BEIJING, Nov. 17 (Xinhua) — China accounts for 30 percent of global growth, it is the world’s second largest economy and the largest developing country, and the ripple effect of this positive energy will continue to create opportunities across the globe.
While the lingering fog of the international financial crisis has yet to clear, collective action for inclusive and robust growth — characteristics that define China’s own growth story — have emerged as guiding lights that can help counties and regions navigate these choppy economic seas.
These motions also featured heavily during the just-concluded G20 summit in Antalya, Turkey.
The G20 brings together the world’s major advanced and emerging economies, representing around 80 percent of world trade and two-thirds of the world population, to deliberate economic and financial policy issues.
The first G20 Leaders’ Summit was held in Washington, D.C. in the United States in 2008. Since it’s inception, it has played an integral role in promoting a more balanced, developed international financial structure.
Chinese President Xi Jinping said at a speech delivered at the summit that G20 members should not only address the immediate challenge by stabilizing growth, but also tackle the root cause by gathering momentum for long-term development.
The febrile recovery following the 2008 crisis has been used by many as an example as to why improvements must be made to the current global financial administration. In fact, a system for enhanced collective dialog on action, driven by emerging markets and diversified growth engines, is already taking shape.
Again, we can see similarities with China policies — in this case open and shared development, two strategies expected to be outlined in the nation’s economic and social development blueprint, the 13th Five-year Plan (2016-2020).
With more than 100 million Chinese making overseas trips in 2014, economies are already reaping the benefits of a better-off Chinese populous, and out-bound tourism is showing no signs of slowing.
It is indisputable that the world would suffer should China slip into the depths of recession and no longer contribute around 10 percent to global export-import volume: China and the rest of the world must unite to address global challenges.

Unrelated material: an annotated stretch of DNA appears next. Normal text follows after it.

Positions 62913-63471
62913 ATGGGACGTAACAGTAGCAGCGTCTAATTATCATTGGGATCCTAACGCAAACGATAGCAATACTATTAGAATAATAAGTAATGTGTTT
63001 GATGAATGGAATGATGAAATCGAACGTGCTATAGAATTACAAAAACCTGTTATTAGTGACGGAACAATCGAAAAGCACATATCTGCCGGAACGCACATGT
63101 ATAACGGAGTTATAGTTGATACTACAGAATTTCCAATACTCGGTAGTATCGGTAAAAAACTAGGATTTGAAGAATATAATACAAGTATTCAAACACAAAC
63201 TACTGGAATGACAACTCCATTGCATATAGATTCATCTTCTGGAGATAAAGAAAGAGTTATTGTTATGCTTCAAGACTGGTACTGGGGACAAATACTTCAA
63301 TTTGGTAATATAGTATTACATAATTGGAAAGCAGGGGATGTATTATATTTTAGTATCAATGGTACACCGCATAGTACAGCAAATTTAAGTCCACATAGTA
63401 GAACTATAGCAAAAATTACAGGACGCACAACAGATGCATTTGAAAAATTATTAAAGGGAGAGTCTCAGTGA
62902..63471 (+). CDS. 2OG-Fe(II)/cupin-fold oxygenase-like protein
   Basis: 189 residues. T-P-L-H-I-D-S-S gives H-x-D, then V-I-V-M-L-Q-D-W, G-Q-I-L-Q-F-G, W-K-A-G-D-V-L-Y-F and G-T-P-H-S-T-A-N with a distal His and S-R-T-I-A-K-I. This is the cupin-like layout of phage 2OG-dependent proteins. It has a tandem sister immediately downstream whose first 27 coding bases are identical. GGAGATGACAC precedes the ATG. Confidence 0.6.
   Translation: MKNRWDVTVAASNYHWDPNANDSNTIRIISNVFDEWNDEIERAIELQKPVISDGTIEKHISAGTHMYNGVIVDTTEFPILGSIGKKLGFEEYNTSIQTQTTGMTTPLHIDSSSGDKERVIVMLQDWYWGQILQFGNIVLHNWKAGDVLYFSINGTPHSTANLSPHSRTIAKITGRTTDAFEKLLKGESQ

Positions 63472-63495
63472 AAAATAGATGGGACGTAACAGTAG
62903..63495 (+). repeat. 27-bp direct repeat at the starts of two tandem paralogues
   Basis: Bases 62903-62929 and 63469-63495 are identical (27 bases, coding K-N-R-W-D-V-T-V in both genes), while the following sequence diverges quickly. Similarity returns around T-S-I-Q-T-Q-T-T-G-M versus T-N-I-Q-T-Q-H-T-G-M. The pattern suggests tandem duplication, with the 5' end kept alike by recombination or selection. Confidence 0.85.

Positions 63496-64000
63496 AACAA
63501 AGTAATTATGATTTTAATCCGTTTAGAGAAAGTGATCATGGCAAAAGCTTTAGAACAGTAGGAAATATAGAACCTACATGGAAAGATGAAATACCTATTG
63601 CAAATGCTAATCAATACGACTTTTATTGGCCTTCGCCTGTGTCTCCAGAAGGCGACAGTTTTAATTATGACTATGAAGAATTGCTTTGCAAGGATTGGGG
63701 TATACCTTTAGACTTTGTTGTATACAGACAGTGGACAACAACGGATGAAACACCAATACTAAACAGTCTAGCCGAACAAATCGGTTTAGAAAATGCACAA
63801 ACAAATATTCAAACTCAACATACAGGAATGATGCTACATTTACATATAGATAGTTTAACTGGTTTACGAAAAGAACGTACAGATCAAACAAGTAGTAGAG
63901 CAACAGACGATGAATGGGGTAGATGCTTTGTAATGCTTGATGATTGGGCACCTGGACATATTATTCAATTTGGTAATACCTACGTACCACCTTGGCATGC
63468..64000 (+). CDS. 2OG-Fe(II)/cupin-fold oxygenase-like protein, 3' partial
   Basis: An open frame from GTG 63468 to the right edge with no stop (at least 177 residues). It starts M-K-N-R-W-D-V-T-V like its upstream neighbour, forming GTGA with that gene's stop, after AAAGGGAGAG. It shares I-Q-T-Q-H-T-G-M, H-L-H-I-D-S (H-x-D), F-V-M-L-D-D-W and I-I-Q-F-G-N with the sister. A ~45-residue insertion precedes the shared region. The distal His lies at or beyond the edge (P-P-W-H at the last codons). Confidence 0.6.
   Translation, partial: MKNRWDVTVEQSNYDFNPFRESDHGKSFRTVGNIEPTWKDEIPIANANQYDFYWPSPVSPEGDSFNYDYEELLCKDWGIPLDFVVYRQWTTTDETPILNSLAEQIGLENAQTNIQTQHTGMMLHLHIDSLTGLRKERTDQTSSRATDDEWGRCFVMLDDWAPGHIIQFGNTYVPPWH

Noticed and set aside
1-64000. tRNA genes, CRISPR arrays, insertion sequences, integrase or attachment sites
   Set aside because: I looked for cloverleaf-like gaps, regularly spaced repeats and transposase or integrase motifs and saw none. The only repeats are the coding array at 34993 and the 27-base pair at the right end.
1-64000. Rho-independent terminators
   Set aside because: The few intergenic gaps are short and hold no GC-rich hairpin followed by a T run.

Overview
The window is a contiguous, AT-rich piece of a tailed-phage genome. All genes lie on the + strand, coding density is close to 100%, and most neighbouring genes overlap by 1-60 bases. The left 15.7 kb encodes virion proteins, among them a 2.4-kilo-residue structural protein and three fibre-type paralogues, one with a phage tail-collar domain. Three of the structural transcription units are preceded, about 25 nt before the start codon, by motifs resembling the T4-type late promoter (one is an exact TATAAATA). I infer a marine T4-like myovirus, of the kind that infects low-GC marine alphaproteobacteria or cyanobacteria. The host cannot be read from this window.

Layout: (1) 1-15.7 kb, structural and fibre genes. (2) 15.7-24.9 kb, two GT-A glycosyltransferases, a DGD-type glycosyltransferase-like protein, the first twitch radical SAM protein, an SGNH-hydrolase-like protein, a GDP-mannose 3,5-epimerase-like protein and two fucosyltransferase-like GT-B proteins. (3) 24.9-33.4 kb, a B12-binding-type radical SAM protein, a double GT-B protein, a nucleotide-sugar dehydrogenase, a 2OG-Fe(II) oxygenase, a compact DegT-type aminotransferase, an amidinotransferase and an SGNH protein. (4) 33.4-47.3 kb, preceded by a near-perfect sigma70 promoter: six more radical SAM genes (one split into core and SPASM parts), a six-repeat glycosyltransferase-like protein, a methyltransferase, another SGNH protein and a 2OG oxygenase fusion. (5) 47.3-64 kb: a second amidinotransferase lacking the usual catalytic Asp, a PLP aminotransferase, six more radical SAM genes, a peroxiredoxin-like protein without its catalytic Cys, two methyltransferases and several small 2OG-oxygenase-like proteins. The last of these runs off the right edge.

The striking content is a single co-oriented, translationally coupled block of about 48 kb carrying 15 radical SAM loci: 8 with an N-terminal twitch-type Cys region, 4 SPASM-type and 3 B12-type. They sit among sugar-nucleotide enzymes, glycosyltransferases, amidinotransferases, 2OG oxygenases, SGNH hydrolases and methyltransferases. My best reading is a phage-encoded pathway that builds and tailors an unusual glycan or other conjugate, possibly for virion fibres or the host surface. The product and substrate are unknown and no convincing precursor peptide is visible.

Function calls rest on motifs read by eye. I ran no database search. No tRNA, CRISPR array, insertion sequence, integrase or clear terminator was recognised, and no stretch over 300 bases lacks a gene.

The projected growth path outlined in the five-year plan is China assuring the world that it is in for the long-haul; through thick and thin.
With inclusive programs, such as the Silk Road Economic Belt and the 21st-Century Maritime Silk Road, China is showing that it is committed to connecting regions and countries, while at the same time creating opportunities.
Another such program, the Asian Infrastructure Investment Bank (AIIB), will finance infrastructure projects in the Asia-Pacific region.
Add to this, the four proposals made by Xi at the summit, which included improved communication and coordination on macroeconomic policies, demonstrates that China is proactively spurring growth rather than trying to protect itself.
In the wake of the World Trade Organization (WTO) Doha negotiations that stumbled because complex issues could not be resolved, nations are now forming regional politically-charged trade blocks.
However, both the AIIB and the Belt and Road are inclusive, which explains why they are being welcomed globally.
China will host the 2016 G20 summit in the eastern city of Hangzhou on the theme, “Building an innovative, invigorated, interconnected and inclusive world economy.”
Promising greater commitment to economic innovation over the next five years, China is expected to take a more active role in global governance.
Yet, the remedies for growth prescribed by China demand interaction from the rest of the world. Much in the same way that development in China should be integrated with the wider global community.
It is only through a collective and united approach to global governance that this innovation system can be sustainable.